NYC’s best-kept secret? Le bar at Le Bernardin

On Saturday night, I found myself famished with a wine biz colleague in the heart of holiday-crush Midtown. Where to eat? Where to find a table among the throngs of shoppers? It just so happens I was with the one person I know who has enough chutzpah to suggest we descend upon the bar at Le Bernardin — despite the fact that we were both underdressed, both in jeans, no ties, me in a casual tweed jacket. I had never been, and, lo, and behold, we arrived to find two empty seats at the bar. Who would have thunk it? They do indeed serve dinner at the bar. It must be NYC’s best kept secret. If you ever find yourself suffering from a spur-of-the-moment yen to eat at Le Bernadin…

Le bar at Le Bernardin. The Armagnac collection is impressive.

Raw tuna served over a thin, long crostino topped with just a thin layer of foie gras. Decadent…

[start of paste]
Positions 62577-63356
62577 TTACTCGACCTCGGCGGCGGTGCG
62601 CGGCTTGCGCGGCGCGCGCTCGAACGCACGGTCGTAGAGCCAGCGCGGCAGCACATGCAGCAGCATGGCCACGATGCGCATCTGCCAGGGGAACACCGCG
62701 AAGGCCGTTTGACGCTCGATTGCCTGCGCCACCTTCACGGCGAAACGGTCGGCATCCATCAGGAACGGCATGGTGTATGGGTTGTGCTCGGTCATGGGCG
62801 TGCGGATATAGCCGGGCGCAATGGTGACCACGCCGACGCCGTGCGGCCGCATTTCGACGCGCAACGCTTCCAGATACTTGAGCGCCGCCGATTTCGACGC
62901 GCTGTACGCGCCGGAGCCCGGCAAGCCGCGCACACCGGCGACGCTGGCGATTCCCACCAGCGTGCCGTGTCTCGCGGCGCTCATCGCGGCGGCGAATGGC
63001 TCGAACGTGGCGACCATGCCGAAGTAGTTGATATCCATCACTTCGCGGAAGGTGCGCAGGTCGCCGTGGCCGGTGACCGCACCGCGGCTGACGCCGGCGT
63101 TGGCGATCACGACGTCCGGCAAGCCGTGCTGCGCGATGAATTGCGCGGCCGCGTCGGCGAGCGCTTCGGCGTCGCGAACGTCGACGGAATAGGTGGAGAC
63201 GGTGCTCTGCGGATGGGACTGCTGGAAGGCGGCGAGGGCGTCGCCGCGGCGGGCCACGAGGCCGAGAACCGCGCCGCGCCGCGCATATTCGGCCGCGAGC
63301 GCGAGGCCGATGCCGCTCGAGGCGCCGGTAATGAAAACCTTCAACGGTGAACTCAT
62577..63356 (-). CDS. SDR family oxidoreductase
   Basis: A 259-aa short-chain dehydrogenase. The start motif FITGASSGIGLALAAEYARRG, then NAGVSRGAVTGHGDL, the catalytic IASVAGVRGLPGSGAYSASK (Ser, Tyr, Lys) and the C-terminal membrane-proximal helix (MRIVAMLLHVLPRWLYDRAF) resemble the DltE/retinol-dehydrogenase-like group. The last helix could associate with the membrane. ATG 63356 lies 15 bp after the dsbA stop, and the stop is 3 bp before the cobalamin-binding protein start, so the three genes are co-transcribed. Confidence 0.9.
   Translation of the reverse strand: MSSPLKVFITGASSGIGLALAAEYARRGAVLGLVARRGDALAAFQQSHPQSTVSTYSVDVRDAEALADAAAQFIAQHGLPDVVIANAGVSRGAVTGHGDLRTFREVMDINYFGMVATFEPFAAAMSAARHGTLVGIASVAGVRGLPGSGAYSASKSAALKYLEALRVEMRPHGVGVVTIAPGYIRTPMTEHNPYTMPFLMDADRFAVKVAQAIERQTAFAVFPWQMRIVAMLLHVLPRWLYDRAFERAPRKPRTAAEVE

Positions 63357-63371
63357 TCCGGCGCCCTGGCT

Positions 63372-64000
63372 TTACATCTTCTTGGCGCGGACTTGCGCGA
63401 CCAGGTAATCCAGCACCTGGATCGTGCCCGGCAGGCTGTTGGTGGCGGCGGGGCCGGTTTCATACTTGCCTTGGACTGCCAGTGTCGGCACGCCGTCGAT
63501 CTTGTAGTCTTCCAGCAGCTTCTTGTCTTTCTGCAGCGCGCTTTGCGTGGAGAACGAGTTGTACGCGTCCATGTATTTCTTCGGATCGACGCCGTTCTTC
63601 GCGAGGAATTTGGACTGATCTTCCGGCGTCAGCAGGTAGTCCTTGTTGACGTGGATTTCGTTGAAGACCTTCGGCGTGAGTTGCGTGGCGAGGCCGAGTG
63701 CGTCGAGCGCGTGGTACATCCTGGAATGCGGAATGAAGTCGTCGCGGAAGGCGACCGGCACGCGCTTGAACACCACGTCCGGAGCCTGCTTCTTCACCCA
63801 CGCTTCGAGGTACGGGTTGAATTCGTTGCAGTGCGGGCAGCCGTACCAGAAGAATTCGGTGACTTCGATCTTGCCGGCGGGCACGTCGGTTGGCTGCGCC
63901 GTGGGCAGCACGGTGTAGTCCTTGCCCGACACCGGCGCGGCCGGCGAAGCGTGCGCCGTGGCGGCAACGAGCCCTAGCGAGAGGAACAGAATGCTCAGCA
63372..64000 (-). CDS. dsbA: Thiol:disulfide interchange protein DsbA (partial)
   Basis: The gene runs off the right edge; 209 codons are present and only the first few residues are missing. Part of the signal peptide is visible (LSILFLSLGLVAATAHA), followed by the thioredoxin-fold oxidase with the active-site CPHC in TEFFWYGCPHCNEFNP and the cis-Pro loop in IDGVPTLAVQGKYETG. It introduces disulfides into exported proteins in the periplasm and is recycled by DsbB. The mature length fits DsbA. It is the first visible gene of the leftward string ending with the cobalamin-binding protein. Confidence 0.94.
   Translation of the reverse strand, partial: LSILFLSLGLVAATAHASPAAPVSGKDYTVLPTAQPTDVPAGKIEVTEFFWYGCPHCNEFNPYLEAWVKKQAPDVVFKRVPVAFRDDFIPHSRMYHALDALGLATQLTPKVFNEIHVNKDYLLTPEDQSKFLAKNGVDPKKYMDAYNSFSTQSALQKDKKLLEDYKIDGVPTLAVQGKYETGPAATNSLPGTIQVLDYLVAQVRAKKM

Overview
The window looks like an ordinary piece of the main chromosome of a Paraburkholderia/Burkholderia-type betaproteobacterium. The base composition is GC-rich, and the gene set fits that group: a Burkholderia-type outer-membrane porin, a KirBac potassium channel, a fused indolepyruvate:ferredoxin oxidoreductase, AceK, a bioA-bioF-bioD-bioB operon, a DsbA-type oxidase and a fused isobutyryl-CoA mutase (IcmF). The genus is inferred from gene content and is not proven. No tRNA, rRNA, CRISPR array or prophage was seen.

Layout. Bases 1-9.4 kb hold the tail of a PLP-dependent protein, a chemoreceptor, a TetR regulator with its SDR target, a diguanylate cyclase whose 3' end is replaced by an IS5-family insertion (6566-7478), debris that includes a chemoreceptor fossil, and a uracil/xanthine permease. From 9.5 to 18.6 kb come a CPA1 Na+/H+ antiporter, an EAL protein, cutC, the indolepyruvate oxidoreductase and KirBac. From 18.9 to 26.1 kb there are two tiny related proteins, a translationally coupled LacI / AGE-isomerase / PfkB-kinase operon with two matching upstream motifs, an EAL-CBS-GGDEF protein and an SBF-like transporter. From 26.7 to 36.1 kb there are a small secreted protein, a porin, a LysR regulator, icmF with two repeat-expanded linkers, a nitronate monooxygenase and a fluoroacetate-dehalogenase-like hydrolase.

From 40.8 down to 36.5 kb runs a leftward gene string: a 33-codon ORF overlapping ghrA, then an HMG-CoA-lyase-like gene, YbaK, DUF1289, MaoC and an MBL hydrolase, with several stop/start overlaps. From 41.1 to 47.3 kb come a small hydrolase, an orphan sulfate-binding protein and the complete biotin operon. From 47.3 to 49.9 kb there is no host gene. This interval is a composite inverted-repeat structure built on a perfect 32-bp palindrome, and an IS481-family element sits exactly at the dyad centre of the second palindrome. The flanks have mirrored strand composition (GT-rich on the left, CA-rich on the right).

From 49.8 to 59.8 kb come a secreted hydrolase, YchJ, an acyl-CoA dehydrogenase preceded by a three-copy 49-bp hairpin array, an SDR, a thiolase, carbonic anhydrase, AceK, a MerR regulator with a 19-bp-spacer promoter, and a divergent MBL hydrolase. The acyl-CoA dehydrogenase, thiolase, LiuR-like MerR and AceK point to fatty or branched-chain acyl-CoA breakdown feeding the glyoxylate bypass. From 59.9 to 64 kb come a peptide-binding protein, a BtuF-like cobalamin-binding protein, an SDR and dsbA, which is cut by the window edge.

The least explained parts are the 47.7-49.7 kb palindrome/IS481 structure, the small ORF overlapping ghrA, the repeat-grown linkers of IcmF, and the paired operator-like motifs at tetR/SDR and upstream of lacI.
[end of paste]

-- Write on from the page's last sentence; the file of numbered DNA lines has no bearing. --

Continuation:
Peruvian-style marinated conch topped with dried corn.

Chef Eric Ripert is not afraid to have a little fun with his dishes, like the “Surf and Turf,” white tuna and kobe beef, the former pan-seared, the latter seared Korean barbecue style with fresh kimchi.

Le Bernardin’s sommelier Aldo Sohm was named the “Best Sommelier in America” by the American Association of Sommeliers (and that’s just one of the “bests” he’s won during his international career… check out this profile in The Washington Post). He’s one of the nicest and funniest persons I’ve met in the business and he’s not afraid to take risks with his pairings. With the dessert amuse-bouche (an eggshell filled with chocolate custard), he paired Trappiste (Belgian) beer “to bring out the flavors of the chocolate.” It was also a great palate cleanser. Earlier in the evening, Aldo tasted me blind on a wine I perceived correctly to be Tocai Friulano. But not from Friuli: it was from Channing Daughters (Long Island). A surprise indeed. Maybe they can make good wine out there after all (in all fairness, my friend Jay, who lives part of the year on the Island, had mentioned that the Channing Tocai wasn’t half bad. While it didn’t blow me away, it had the wonderful grassy notes characteristic of the variety).

No, those are not goat eyeballs. The plums were accompanied by a gelatin made of black sesame. I’m not a dessert guy but I couldn’t resist the texture.

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